In the first study of its kind, Ivanka Savic and colleagues at Sweden’s Karolinska Institute and Stockholm University recently compared the brains of people suffering from work-related chronic stress to those of healthy, less stressed counterparts using structural magnetic resonance imaging techniques. They found a difference in regions active in attention allocation, decision-making, memory and emotion processing. In the stressed subjects, the prefrontal cortex appeared thinner, the amygdala appeared thicker and the caudate nucleus was smaller. The thinning in the prefrontal cortex correlated with worse emotion regulation.
A three month-long stress-rehabilitation program reversed thinning in the prefrontal cortex
To establish whether chronic stress was simply correlated to the changes or had caused the changes in the stressed individuals, the researchers scanned their brains again after a three month-long stress-rehabilitation program based on cognitive therapy and breathing exercises. The thinning in the prefrontal cortex was reversed. While the study had limitations (there was no “untreated stressed” control group), this reversal hinted at the possibility that chronic stress might have caused the thinning. Other studies have found that high circulating levels of the hormone cortisol correlates with worse memory and thinning in parts of the brain, even at a relatively young age.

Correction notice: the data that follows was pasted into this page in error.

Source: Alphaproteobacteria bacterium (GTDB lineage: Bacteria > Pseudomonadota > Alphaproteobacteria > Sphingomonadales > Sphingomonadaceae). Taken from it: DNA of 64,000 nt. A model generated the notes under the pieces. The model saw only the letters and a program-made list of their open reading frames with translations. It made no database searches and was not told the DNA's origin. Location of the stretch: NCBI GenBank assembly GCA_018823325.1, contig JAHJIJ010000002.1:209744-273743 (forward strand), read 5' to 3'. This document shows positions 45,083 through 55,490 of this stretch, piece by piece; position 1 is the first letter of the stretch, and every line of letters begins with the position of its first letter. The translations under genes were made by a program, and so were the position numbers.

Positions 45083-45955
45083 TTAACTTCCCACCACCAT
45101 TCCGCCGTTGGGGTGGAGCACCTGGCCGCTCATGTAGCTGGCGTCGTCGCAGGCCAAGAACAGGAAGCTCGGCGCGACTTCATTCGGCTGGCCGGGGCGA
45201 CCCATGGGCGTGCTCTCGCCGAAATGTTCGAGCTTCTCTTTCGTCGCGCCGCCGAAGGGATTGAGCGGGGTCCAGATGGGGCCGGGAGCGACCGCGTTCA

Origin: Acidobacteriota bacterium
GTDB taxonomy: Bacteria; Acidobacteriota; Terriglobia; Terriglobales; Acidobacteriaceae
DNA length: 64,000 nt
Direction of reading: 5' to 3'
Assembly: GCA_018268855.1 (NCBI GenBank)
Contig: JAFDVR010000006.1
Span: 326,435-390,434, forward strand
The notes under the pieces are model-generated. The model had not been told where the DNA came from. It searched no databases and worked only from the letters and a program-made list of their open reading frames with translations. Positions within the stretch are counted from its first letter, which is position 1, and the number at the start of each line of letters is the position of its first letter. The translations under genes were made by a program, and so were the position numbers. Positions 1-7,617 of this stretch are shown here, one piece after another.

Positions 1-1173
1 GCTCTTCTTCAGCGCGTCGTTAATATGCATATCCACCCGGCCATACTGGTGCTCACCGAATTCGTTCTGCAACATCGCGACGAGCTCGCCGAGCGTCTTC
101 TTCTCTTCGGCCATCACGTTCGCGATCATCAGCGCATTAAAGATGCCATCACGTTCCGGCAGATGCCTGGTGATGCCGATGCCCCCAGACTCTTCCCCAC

These changes may partly be the consequence of the plastic nature of our brains, a manifestation of the brain’s extraordinary talent of adapting to whatever is demanded of it. In the middle of combat, for example, heightened emotional reactivity is a survival advantage, while higher cognitive functions become redundant. Recalibrating the brain’s baseline state to increase efficiency in this way can save a combat soldier’s life. In the setting of a workplace that relies on focus and complex decision-making, however, compromised emotion regulation and a decline in working memory will limit productivity. The change in the brain’s structure is maladaptive.